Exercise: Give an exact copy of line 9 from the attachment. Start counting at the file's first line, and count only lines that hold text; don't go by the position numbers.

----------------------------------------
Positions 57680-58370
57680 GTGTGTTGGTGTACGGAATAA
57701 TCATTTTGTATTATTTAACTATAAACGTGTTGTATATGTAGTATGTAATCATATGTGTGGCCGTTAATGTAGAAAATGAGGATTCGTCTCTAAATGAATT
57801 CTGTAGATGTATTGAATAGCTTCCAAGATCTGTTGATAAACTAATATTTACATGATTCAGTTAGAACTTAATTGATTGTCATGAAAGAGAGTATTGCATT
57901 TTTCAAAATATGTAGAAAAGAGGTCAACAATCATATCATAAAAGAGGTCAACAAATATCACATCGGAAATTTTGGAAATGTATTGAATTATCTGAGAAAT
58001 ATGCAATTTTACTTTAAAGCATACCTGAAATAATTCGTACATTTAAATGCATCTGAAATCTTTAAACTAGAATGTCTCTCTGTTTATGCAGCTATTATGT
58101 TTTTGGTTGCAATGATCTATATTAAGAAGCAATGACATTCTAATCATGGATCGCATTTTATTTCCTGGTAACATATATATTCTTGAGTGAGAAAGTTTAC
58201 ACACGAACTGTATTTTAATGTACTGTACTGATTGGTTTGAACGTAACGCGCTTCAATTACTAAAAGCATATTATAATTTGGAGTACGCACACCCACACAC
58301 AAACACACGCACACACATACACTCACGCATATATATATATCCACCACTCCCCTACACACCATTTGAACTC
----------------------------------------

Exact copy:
58301 AAACACACGCACACACATACACTCACGCATATATATATATCCACCACTCCCCTACACACCATTTGAACTC